Members are mainly large and medium size companies drawn from base chemicals, fertilizers, plastics in primary form, pesticides and other agricultural products, explosives and speciality chemicals. CAIA’s primary goals are to advocate industry advancement and cohesion, promote Responsible Care®, earn public trust for the chemical industry, strengthen its advocacy efforts and lobbying with Government, drive multi-industry participation and facilitation opportunities for the entire value chain, support education initiatives in science, engineering and technology and create maximum value for member companies.

The Association interacts with a number of employer bodies, the Chemical Industries’ Education & Training Authority, various professional societies and other associations representing sub-sections of the industry.

CAIA is the custodian of the global Responsible Care® initiative, which was launched in South Africa in 1994. Through this initiative, companies make a formal public commitment to continuously improve their safety, health, and environmental performance. CAIA operates through a board comprised of Chief Executive Officers of member companies, and the day-to-day running of the association is led by the Executive Director, Deidré Penfold.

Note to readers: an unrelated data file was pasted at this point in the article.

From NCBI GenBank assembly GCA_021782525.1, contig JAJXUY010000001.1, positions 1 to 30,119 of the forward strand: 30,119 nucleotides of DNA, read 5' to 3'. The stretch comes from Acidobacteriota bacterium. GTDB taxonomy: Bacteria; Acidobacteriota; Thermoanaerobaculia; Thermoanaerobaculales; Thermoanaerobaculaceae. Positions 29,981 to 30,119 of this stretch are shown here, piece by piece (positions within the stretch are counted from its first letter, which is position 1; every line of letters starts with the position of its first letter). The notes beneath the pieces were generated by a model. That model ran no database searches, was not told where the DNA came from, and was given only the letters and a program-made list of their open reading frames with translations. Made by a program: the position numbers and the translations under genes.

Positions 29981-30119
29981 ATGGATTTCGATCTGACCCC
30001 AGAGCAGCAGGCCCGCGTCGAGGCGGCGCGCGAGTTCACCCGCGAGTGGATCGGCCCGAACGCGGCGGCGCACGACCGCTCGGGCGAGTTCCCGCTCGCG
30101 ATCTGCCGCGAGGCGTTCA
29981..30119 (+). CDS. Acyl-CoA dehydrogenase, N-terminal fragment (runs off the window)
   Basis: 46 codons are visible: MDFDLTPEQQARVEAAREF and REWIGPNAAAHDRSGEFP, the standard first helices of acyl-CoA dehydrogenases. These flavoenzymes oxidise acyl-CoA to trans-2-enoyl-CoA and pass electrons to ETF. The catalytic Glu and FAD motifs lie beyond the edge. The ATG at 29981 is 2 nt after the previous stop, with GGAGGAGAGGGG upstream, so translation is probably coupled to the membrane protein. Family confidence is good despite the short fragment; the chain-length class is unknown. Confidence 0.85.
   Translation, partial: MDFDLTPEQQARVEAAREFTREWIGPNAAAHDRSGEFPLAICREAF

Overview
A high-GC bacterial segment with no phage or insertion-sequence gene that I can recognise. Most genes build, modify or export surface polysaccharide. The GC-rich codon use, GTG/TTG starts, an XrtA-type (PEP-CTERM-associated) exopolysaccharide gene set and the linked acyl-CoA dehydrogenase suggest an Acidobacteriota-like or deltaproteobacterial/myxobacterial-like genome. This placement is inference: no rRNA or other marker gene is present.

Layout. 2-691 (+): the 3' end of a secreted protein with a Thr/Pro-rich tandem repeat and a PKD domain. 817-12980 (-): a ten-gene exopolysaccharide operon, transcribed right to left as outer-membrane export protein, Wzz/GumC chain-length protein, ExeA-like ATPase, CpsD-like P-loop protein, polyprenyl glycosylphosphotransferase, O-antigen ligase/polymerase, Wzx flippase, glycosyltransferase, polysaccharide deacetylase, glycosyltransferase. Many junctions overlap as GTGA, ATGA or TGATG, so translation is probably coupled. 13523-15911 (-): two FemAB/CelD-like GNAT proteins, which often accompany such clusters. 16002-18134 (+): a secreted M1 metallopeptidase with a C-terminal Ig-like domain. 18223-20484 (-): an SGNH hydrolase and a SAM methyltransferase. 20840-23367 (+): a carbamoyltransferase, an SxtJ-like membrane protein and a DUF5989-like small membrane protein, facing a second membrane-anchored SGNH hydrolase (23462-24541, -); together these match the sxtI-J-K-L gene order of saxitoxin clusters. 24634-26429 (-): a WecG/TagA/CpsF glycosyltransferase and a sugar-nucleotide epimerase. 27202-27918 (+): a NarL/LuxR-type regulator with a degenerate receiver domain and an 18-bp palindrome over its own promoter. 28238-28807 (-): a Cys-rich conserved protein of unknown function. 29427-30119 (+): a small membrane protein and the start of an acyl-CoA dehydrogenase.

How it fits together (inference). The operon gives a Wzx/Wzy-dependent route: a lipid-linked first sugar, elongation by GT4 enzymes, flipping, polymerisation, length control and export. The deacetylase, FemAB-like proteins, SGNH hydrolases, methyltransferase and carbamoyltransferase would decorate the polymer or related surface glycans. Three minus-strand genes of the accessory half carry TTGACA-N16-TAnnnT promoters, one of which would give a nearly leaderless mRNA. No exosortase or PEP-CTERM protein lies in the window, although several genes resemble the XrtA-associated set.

The importance of a healthy, sustainable and growing chemical sector is key to many economies of the world. This is due to the upstream and downstream opportunities which are offered that are reflected in:

  • the diversity and complexity of operations that the chemical industry is directly involved in, and
  • the strong multiplier effects the chemical industry has on employment and Gross Domestic Product. In South Africa, these multiplier effects are 7.00x and 4.72x, respectively.”